The GoFundMe Revolution
“The GoFundMe Revolution: What Happens Once the Money Has Been Raised?” That’s the subject of today’s ACTEC Trust and Estate Talk.
This is Richard Gans, ACTEC Fellow from Sarasota, Florida. Individual fundraising has gone digital, and the funds raised are exponentially greater than in the past, however, the legal tax and fiduciary issues affecting the money raised remain murky and largely unregulated. To learn more about this issue, you will be hearing today from ACTEC Fellows Professor Karen Boxx of Seattle, Washington and Karin Prangley of Chicago, Illinois. Welcome to you both.
Why are lawyers beginning to think about charitable crowdfunding?
Thanks Rick. So we’re starting to get questions from clients about charitable crowdfunding, and the kind of crowdfunding that we’re talking about here is the kind where you’re raising money for a charitable cause like a sick child or financial disasters in a family; we’re not talking about the kind where people are raising money to start a business. So it’s the humanitarian type of crowdfunding. And clients who are either wanting to set up a crowdfunding campaign for someone, or wants to donate to one, are starting to ask about the consequences of that. So that’s why this is coming up. There are quite a few open issues like: What happens if there’s money left over in the campaign? And these things are not really regulated at all. The campaign manager or the campaign organizer sets this up; it’s in their name, and the money comes in from various donors and GoFundMe collects the money – or whatever site you’re using – and then they hand the money over to the organizer to apply the money for the cause, and often these campaign organizers are not people who are necessarily sophisticated with dealing with large sums of money, and of course these campaigns are now raising huge amounts of money. So the concern is A) We want to see protections for both the beneficiaries of these campaigns, and also the organizers, if it’s different. We don’t want them getting sued by the beneficiaries because they’ve mishandled the money, and also the donors of the funds, making sure the money’s going where they want it to go and, so, lawyers are starting to think about and answer questions about how these various roles are being protected.
Does that charitable crowdfunding create any tax problems?
Yeah, it can. When we think about somebody receiving money or somebody giving money to another person, both the income and transfer gift and estate and GST taxes come into play. Fortunately, for income tax purposes, there has been some information from the IRS. The IRS issued an info letter on the tax aspects of crowdfunding. That info letter was issued in the context of non-charitable crowdfunding where somebody was raising money to buy a company. But in that info letter, we do note that the receipt of crowdfunding money is taxable income to the beneficiary, except for when it’s for a loan, when it’s for a capital contribution or equity in a business, or if it’s for a gift that’s really from generosity and is no quid pro quo. And that sort of generosity gift, no quid pro quo, is the land that these compassionate or charitable crowdfunding gifts live in, which really brings us right into, well, great, if it’s really not, if it’s a gift, it’s just made out of generosity, it’s not income to the recipient. The other side of the coin is, it’s not deductible by the donor. So because these crowdfunding campaigns – as we said earlier – for a sick child or a specific purpose, or really for the benefit for a private individual, then they really can’t be deductible for charitable purposes. They can be structured if they’re for a larger class through a 501(c)(3) to be made deductible, but they typically aren’t, so those that are set up for the benefit of private individuals really cannot be deducted for income tax purposes.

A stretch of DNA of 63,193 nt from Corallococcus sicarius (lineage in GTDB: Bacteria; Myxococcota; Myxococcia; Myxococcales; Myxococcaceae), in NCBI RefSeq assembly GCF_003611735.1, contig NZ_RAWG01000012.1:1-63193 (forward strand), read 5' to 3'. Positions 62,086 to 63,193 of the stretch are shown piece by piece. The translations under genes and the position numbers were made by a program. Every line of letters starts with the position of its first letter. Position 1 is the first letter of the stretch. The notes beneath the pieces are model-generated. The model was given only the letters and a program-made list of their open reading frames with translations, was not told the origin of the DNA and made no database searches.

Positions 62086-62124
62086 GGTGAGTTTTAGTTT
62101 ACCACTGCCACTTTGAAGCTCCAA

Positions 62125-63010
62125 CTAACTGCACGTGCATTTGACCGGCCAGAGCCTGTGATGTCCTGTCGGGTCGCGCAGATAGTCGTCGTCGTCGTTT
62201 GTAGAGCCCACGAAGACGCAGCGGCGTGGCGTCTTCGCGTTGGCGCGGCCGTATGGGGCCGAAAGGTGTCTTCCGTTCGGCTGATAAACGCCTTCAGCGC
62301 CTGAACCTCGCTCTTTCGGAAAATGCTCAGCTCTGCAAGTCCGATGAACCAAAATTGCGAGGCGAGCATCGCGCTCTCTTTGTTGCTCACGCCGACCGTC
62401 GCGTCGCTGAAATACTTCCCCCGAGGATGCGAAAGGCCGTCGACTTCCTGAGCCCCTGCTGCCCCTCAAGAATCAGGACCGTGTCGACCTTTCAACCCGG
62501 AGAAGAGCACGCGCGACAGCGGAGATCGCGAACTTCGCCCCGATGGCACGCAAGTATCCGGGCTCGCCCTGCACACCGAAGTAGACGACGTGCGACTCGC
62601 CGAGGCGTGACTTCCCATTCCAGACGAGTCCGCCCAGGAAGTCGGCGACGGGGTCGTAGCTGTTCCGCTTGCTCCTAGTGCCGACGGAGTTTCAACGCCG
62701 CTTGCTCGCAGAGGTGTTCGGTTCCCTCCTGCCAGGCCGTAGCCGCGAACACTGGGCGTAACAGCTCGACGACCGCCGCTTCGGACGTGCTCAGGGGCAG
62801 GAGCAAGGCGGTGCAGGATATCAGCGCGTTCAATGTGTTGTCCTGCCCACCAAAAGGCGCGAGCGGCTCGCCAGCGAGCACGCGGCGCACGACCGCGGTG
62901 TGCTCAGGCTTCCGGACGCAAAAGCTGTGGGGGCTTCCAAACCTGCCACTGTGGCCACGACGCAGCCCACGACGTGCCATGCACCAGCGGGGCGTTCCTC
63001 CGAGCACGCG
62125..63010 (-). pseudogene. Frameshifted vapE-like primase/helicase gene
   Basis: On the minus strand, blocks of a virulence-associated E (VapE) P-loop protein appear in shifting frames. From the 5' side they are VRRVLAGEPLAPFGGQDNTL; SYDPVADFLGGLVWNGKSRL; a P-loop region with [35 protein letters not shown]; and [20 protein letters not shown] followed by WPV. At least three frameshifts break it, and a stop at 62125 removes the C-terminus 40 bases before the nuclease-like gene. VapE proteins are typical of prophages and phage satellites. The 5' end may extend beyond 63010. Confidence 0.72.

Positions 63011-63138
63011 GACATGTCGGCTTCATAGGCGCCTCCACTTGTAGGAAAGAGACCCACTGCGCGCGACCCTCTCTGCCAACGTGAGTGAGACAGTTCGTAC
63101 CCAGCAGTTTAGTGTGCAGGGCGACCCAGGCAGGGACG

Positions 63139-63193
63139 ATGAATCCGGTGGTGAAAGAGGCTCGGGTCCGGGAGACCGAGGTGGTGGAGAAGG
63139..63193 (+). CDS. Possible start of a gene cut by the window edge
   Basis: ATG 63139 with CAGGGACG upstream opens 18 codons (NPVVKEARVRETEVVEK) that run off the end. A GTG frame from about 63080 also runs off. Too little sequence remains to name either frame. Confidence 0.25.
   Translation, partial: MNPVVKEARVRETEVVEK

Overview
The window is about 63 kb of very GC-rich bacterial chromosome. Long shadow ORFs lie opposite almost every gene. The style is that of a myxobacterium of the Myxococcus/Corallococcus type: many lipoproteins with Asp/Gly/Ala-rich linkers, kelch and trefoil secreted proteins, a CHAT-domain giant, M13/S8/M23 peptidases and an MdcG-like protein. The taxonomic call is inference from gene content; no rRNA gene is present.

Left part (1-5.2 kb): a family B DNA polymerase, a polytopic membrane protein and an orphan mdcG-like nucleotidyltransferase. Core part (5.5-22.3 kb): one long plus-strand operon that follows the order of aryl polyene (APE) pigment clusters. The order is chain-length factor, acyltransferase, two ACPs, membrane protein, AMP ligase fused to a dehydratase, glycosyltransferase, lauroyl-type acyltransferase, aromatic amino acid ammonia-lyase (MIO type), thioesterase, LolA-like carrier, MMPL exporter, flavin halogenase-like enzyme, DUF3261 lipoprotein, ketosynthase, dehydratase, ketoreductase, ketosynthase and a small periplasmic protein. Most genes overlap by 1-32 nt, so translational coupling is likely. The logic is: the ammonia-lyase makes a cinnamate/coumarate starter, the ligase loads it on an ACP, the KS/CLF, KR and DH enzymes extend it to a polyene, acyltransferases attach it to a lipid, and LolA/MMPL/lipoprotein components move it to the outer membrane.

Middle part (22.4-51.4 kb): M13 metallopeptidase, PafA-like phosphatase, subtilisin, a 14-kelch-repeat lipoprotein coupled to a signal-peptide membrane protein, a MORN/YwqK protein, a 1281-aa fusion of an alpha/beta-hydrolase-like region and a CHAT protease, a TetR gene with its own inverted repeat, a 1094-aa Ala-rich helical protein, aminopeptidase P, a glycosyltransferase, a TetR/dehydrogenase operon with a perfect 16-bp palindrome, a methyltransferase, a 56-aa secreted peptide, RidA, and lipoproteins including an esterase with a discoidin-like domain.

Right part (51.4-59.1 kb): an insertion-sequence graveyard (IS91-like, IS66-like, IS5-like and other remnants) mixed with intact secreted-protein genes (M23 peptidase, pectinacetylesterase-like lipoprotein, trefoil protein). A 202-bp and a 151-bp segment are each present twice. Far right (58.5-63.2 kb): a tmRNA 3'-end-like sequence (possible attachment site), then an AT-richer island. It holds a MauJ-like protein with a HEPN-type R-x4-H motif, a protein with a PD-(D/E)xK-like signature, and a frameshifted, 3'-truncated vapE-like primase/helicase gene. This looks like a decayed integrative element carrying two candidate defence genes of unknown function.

On to transfer taxes, you know a couple of issues come about, mainly reporting issues. So one: Who’s the beneficiary of the gift? A lot of these crowdfunding campaigns have an organizer that’s different than the beneficiary, so the sick child or adult may have a family friend who’s really doing the crowdfunding campaign for them from the kindness of their heart. In a lot of these crowdfunding campaign platforms, the organizer actually has the right to withdraw the money: they’re sort of a very informal custodian. So, in light of that: When is the gift completed? Is it when the money hits the hands of the intended beneficiary? Is it a gift of a present interest? We know to be a gift of a present interest, it’s a gift that conveys the immediate right to possession and enjoyment. Well, the stream and the flow of crowdfunding money is actually slow, and there are a number of steps kind of from point A to point Z, so there’s really a question of: Is this a gift of a present interest? Is it a completed gift? And number one, who is the beneficiary? Is it really the organizer? Or the intended beneficiary that leave us with some reporting questions, you know, how easily can we claim use of the annual exclusion, which then would allow the donor to have no need to file a gift tax return? That’s really the critical question here.
I would also add, there are so many variations in the types of purposes for which these are set up. If you have funds set up for an ill child, for example, I think it’s sort of easier to identify the beneficiary, but we have a lot of these crowdfunding campaigns that are set up for a specific purpose, for example: The Florida teens [Stoneman Douglas Hight School students] have set up a crowdfunding campaign to finance their trip to DC to talk to Congress. So there you think, well, “Is the $50 that I sent in – is that a gift of a present interest?” I guess maybe you could consider it a gift to those particular teens, but when it’s for a purpose, I think that sort of muddies the water also with the tax implications.